Black-crowned Night Heron (Nycticorax nycticorax)
by Paolo Dolina
, on Flickr
Stocky heron with neck usually tucked in. Adults overall pale grayish with black cap and back. Red eyes. Juveniles noticeably different, brown and streaky with yellow eyes. Often crouched under overhanging branches during the day. Feeds nocturnally for fish, frogs and other prey. Where it overlaps with Yellow-crowned Night-Heron, note large teardrop-shaped white spots on wing coverts which Yellow-crowned lacks.
Philippine news websites are known to delete articles without notice for the purpose of saving web server resources. So as a courtesy to people who want to know about the now defunct birding site I am sharing the article verbatim below.
If it is against the policy of the forum kindly edit out the body of text and hopefully the URL below will remain active for the next 1-2 decades or more.
Valenzuela’s swamps: Home to the night herons
- Jerry Botial -
April 3, 2006 | 12:00am
In Valenzuela, a certain type of migratory bird have chosen the swampy areas of the city as home.
Two of the creatures were adopted last week by the city government of Makati under an agreement with the Department of Environment and Natural Resources (DENR).
Bird experts, or ornithologists, received a pleasant surprise upon learning about the "phenomenon" for the first time two years ago.
The wildlife monitoring unit of the Department of Environment and Natural Resources (DENR), sometime in August 2004, rushed to Villa Encarnacion in Barangay Malanday after reports reached them that some enterprising residents have laid their hands on the black crowned/crested night heron (nycticorax nycticorax) turning them into delicious fare as appetizers or as main course.
Most residents, possible little aware of its impact on the environment and the ecosystem, have allegedly been slaughtering a number of them and either putting them on the dinner table or selling them in the streets.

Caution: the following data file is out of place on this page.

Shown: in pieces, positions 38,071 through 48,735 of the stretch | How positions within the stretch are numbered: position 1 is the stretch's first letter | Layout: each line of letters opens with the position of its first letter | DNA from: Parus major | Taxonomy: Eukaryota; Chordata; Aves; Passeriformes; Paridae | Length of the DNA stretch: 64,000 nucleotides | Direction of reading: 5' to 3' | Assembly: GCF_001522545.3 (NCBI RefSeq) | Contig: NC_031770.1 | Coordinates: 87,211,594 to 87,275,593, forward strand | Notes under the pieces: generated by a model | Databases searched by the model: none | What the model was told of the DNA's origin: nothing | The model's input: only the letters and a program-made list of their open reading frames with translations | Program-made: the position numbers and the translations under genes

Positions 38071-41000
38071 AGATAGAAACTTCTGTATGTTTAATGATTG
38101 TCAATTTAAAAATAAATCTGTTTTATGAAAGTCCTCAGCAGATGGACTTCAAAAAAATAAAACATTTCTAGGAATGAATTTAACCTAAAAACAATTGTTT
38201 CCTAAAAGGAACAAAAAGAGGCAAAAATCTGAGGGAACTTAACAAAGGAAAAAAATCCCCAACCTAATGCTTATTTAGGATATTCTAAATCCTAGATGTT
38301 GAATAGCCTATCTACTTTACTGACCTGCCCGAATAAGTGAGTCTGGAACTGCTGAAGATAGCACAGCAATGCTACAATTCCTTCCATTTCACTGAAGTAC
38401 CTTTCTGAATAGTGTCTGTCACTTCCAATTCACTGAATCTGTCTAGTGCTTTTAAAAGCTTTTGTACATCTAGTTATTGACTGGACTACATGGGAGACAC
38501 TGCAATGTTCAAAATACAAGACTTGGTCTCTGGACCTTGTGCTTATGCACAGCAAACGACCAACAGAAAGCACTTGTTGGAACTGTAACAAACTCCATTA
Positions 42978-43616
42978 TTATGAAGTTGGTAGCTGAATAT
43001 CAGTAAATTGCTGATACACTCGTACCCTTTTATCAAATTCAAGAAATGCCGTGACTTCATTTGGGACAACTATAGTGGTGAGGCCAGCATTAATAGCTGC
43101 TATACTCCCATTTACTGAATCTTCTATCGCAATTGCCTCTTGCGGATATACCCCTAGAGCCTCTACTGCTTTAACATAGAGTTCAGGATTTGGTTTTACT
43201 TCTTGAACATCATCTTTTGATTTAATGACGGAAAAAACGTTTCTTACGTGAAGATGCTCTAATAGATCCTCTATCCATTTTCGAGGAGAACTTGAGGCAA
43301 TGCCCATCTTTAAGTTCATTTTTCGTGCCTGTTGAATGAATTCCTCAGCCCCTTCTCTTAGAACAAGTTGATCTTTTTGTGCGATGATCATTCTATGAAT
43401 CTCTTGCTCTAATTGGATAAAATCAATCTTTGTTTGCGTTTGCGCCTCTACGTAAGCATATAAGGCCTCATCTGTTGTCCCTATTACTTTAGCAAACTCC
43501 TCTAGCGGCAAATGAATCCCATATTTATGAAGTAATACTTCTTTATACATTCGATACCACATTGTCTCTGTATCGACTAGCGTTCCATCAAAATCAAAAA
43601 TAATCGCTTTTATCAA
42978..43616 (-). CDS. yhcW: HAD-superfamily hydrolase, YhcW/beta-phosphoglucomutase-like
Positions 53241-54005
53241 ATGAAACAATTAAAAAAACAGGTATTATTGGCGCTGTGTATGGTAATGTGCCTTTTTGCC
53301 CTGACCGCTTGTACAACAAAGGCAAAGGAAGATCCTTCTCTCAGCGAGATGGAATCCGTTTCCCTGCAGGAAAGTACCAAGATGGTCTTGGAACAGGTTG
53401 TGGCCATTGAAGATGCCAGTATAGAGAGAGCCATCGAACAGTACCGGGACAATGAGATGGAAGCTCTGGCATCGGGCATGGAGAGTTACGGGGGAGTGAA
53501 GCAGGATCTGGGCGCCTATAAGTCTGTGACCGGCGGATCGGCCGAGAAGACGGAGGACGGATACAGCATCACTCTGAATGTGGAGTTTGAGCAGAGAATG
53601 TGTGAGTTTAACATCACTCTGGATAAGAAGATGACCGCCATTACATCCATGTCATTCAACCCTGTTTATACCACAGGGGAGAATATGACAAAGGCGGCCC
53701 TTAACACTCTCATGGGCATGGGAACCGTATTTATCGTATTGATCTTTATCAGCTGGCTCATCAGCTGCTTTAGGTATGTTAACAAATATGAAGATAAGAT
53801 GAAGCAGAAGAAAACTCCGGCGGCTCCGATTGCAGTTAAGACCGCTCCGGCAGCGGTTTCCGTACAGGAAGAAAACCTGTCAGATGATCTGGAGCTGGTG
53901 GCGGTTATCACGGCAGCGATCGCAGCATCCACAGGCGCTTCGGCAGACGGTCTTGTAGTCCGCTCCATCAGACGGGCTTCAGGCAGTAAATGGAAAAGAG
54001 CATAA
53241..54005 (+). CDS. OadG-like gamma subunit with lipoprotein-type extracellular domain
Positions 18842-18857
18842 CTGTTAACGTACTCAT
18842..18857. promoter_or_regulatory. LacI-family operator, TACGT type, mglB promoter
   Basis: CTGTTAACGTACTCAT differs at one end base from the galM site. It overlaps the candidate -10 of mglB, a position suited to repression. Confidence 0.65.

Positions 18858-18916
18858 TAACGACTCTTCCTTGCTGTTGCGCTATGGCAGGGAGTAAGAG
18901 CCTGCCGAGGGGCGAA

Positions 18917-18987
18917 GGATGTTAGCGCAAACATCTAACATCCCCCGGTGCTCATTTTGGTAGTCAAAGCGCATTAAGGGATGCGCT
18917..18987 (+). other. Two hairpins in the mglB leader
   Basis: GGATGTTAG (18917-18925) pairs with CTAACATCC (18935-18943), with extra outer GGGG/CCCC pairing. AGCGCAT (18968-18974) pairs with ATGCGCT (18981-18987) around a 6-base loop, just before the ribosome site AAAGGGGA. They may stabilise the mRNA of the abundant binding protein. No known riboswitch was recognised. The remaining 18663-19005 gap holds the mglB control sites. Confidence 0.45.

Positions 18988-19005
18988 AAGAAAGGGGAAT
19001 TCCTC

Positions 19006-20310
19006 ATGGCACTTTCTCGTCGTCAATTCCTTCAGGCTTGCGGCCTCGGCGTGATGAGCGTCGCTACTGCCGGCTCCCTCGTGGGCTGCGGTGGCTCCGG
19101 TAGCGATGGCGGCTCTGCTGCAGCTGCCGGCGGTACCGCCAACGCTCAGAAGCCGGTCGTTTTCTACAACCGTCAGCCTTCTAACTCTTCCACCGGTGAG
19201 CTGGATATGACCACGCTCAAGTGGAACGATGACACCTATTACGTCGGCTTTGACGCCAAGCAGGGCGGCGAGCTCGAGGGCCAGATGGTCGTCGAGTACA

Concerned residents then sought the assistance of the media who in turn made it known to the authorities.
A heron that "miscalculated" and flew into power lines one morning fell injured on the street and was picked up by radio dzBB reporter Rolan Bola, who brought the stricken bird to the Wildlife Rescue Center (WRC) of the Protected Areas and Wildlife Bureau (PAWB) of the DENR in Quezon City.
The rescued bird has been subsequently named "Olan" in honor of its rescuer. Bola said he is not aware now if the bird named after him is still around.
The nycticorax are migratory birds native to Southeast Asian countries like Taiwan, (Java) Indonesia, (North) Borneo and the Philippines, that have apparently chosen the marshy mangrove areas of Valenzuela as their home, said Dr. Steven Toledo, chief of the WRC. This is the season they have earned a new name as "resident migrants," Toledo told The STAR.
"This is the first time we ever heard about it," Toledo admitted in an interview two years ago.
The bird expert said the night heron is basically a water bird that is active at night and roosts on mangrove trees, locally known as "bakawan."
The birds since have since been called by locals as "bakaw-gabi" from the peculiar characteristics they have shown.
They usually feed on fish, small crabs, and shrimps, Toledo said.
Some 300 birds of the same species were also spotted holding fort in two large clumps of trees in Barangay Isla near Malanday a low-lying perennially flooded area in Valenzuela City.
City Mayor Sherwin Gatchalian said he was at first keen about making the natural bird sanctuary an ecotourism destination but was hobbled about certain technical and legal matters.
"The swamps where the night herons have chosen to stay are private property," he told The STAR.
"The people know about them. Apparently these exotic birds are in the pat of migration. The people there are, however, not particularly concerned about the benefits to ecotourism but more to protect the biodiversity in the area. They have been there for as long as I can remember," Marither Menia, city public information officer said.
Gatchalian has since allayed fears about anyone catching the dreaded bird flu from the herons. The DENR confirmed this early on.